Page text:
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I am trying to better understand how validation works in a Windows Forms application. The internets are full of trivial examples, but I couldn't find a single non-trivial example explaining control validation. Anyway, thanks to SwDevMan81 and Hans Passant I am starting from a much better place than yesterday.

The "real application" has a dialog with many TextBox controls. Each of the controls implements the Validating event. As you can see in the example, ValidateChildren is called as a result of the Click event causing the Validating event to be sent to each of the controls. The app also uses an ErrorProvider control to give the user feedback. Yesterday, I did not understand how to use the Ok button Click event to perform this validation. Today, my dialog works as expected. Clicking the Ok button causes the ErrorProvider to do it's thing where a control is not valid and the dialog is not closing unexpectedly.

So while this seems to work, I am left feeling that that I "colored outside of the lines". Is there a "best practice" document/site for control validation in a Windows Forms application?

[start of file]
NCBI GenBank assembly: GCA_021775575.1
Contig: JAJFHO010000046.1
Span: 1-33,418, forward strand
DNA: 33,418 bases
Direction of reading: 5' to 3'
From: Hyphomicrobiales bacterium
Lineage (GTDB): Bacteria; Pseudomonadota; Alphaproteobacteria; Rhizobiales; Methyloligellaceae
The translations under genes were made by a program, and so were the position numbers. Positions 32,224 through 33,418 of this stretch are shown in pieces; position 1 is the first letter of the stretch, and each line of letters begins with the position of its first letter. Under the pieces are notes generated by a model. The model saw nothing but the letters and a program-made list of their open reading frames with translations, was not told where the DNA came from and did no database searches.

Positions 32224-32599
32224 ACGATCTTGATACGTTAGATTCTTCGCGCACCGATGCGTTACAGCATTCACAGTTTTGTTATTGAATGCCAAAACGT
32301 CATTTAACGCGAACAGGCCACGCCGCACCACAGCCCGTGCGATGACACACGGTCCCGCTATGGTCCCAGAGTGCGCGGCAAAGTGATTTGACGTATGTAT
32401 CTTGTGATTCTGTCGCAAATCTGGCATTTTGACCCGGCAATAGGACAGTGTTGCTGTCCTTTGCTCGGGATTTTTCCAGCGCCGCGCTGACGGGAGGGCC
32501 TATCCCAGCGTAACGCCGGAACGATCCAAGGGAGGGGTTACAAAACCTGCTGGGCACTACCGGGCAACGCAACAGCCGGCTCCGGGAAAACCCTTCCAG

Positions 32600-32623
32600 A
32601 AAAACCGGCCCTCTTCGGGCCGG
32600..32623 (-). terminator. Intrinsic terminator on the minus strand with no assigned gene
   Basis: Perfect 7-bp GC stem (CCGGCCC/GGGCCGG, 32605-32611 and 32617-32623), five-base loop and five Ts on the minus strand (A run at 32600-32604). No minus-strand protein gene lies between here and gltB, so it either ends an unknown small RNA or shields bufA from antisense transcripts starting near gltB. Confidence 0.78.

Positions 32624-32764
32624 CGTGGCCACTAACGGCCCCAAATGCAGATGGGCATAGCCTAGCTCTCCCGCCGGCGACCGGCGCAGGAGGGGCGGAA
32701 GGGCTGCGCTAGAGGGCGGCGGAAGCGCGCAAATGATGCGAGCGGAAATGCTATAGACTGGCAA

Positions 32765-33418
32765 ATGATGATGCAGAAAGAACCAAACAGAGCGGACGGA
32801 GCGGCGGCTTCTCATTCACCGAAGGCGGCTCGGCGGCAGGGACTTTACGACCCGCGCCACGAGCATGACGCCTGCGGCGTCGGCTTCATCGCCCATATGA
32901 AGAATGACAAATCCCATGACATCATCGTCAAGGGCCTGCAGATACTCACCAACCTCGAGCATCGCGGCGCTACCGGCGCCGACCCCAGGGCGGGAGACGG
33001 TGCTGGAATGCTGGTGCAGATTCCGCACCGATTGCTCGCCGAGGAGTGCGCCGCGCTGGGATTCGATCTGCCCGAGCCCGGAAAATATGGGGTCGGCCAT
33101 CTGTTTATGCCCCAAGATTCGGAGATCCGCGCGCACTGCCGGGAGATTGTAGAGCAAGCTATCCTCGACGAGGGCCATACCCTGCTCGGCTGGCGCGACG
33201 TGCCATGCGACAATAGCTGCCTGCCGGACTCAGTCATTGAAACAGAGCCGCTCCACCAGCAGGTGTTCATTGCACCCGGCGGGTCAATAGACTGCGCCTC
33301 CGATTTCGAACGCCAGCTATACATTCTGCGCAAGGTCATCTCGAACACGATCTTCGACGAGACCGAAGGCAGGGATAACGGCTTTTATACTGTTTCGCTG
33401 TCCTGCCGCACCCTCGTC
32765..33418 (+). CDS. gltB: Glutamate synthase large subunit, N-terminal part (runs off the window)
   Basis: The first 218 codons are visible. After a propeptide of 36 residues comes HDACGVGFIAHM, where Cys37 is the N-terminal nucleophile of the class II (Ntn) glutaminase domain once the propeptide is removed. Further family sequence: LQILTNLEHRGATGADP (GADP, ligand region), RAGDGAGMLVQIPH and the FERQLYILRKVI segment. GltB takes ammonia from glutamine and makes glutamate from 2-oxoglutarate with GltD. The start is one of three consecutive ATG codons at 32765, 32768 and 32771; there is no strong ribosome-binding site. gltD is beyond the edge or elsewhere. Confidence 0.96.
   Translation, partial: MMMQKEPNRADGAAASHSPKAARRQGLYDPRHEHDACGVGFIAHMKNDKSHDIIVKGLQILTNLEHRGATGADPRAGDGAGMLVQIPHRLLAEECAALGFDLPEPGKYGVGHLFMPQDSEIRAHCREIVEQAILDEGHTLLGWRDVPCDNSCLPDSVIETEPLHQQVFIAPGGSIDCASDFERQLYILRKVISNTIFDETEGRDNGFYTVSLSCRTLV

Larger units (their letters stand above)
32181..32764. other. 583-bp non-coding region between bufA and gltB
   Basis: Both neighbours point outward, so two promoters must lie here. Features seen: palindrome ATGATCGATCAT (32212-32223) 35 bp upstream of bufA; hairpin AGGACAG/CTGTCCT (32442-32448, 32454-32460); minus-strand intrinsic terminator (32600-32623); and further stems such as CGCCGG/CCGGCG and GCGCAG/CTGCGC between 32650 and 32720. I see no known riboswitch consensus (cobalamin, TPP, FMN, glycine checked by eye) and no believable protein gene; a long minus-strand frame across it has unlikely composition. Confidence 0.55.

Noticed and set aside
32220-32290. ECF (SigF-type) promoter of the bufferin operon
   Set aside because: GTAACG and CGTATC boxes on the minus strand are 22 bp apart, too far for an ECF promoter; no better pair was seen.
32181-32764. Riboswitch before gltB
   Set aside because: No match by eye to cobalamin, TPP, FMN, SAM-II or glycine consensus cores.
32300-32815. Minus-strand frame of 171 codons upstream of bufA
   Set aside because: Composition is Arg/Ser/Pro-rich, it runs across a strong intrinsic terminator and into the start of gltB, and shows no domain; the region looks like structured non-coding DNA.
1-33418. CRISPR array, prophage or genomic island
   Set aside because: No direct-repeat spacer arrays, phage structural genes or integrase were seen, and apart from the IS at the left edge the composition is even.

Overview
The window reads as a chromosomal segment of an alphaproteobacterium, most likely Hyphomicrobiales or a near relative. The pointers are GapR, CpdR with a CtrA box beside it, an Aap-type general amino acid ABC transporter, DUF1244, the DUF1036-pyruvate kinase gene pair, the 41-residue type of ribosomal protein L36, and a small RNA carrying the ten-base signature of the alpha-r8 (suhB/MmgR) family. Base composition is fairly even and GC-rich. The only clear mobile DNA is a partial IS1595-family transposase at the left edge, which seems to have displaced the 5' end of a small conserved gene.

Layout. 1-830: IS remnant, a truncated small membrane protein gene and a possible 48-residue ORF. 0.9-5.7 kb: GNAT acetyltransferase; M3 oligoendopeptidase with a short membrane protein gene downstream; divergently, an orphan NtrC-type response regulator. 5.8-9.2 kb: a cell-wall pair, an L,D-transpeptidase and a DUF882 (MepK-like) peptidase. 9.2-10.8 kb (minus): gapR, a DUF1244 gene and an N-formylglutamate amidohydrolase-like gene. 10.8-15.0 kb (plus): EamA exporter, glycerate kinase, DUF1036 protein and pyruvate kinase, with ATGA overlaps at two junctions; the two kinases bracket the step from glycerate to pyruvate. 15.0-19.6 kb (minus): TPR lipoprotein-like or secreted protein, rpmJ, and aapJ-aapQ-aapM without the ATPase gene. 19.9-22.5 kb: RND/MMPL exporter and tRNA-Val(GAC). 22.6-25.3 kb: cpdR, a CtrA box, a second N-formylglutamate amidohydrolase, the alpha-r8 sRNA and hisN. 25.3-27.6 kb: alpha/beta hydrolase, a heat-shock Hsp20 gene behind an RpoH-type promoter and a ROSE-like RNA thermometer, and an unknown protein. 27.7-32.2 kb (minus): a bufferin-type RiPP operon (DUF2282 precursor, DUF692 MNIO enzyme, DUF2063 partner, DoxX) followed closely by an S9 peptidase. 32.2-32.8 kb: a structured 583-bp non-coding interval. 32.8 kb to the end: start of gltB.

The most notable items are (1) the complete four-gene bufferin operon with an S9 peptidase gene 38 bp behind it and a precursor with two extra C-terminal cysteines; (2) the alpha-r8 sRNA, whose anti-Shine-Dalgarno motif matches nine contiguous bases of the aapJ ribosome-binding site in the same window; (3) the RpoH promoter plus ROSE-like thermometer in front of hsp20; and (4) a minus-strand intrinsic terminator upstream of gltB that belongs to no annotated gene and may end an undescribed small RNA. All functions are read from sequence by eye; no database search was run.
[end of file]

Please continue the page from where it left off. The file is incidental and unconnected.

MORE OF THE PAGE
Of the many things that are still confusing me, I am unable to find an explanation for the behavior of my dialog when the Ok button DialogResult property is set to return DialogResult.OK. Why does setting this property interfere with validation? (Try my example with and without that line, to see what I mean.)

My problems from yesterday (it would appear) stem mostly from not understanding the ValidateChildren method and from my setting the Ok button DialogResult property to DialogResult.OK. Setting this property to DialogResult.None seems to change some automatic behavior of the Form class.

TIA

using System;
using System.ComponentModel;
using System.Windows.Forms;

namespace ConsoleApp
{
    class Program
    {
        static void Main( string[] args )
        {
            Dialog dialog = new Dialog();

            if( dialog.ShowDialog() == DialogResult.OK )
                Console.Beep();
        }
    }

    public class Dialog : Form
    {
        TextBox m_TextBox0;